Things were beginning to look good for Robert F. Kennedy. Then, suddenly, things took a stunning turn for the worst.
On June 5, 1968, presidential candidate Robert F. Kennedy was at the Ambassador Hotel in Los Angeles. It was the evening of the California primary, and the results were just coming in that Kennedy had won both South Dakota and California. He gave a triumphant victory speech, speaking to journalists and campaign workers and supporters. The speech was carried live on television. His victories in the California and South Dakota primary elections gave Kennedy the boost he needed to go into the Democratic Party Convention that summer with confidence that he would win the Democratic nomination for President of the United States. After leaving the podium and exiting through a crowded kitchen hallway, he began to have a conversation with a busboy named Juan Romero. Juan Romero was very grateful that a simple busboy like himself was able to interact with the potential president of the United States. But in the blink of an eye, while shaking the hand of Juan, Robert Kennedy came face to face with a 24-year-old Palestinian immigrant named Sirhan Sirhan. Sirhan suddenly shot Kennedy multiple times with a .22 caliber revolver. Kennedy’s body immediately dropped to the floor and everyone was in shock. Kennedy was later transferred to the Good Samaritan Hospital, where he was pronounced dead the following day.7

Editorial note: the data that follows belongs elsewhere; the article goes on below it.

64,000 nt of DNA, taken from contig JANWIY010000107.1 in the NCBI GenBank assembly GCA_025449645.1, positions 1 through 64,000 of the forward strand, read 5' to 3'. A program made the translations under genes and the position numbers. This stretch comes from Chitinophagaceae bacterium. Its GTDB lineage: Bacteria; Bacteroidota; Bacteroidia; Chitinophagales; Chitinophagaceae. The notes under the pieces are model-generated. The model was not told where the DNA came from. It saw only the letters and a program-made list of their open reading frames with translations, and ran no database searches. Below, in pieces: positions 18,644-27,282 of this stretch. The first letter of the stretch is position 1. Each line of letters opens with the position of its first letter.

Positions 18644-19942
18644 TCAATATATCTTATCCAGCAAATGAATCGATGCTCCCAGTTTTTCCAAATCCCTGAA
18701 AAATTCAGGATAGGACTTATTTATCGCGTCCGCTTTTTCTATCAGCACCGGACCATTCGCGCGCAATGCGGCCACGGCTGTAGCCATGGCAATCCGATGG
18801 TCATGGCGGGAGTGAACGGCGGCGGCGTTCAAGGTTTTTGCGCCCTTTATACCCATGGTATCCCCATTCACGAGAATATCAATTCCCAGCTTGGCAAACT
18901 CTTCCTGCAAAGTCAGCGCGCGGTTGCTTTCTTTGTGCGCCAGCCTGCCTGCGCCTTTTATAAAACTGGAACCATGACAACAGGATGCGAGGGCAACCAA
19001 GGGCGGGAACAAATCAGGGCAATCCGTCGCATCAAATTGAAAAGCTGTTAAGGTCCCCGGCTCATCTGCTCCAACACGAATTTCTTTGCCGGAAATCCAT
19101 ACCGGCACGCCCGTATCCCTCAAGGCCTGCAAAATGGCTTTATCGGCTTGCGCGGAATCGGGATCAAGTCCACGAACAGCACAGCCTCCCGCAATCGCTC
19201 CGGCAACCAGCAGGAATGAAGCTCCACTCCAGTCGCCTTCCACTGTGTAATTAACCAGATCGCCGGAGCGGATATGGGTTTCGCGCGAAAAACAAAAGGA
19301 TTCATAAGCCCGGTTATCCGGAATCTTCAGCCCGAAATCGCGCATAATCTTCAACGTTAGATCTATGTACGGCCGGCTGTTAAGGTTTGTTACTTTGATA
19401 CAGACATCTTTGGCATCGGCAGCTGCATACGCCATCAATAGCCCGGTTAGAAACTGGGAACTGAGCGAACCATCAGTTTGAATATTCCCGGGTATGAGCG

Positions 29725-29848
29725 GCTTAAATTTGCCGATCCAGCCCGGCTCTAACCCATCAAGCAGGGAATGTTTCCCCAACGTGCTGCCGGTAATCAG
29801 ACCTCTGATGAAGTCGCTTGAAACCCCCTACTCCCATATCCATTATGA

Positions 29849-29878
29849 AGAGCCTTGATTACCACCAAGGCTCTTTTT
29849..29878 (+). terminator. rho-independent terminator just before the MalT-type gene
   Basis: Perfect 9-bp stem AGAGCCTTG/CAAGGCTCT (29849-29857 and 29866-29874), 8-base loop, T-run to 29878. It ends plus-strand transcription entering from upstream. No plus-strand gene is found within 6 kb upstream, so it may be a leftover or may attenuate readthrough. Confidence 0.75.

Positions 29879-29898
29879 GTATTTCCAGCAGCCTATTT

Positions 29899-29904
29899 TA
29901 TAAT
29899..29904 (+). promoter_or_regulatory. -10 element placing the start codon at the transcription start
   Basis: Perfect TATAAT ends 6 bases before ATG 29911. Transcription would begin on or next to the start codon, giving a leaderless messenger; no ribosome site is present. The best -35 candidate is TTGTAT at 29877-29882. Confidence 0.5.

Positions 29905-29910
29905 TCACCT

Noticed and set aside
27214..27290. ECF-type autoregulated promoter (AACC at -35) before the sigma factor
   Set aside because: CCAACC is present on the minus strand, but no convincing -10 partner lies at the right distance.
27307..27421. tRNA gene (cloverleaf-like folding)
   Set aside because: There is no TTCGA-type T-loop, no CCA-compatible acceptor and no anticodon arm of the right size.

After Kennedy’s death, Juan Romero said, “This made me realize that no matter how much hope you have, it can be taken away in a second.”8 Kennedy’s remains were then flown back to St. Patrick’s Cathedral in New York for public viewing before a funeral mass. Thousands of mourners attended in order to see Robert Kennedy’s lifeless body. His blood-stained shirt, tie, and jacket are now in the possession of the Los Angeles County District attorney. Kennedy was then buried near his older brother John Kennedy, in Arlington National Cemetery.
It was later revealed during a search of Sirhan’s home that he held strong anti-Zionist beliefs and, in a diary, he wrote that he was determined to kill Robert Kennedy before June 5, 1968, because that was the first anniversary of the start of the Six-Day War between Israel and its Arab neighbors, and he resented Kennedy and his beliefs. He just held an overpowering hatred for Kennedy. He expressed that hatred toward Kennedy when he found out that Kennedy supported Israel and his attempt to send fifty bombers to Israel to harm the Palestinians. Sirhan was sentenced to death, but it was later commuted to life in prison.9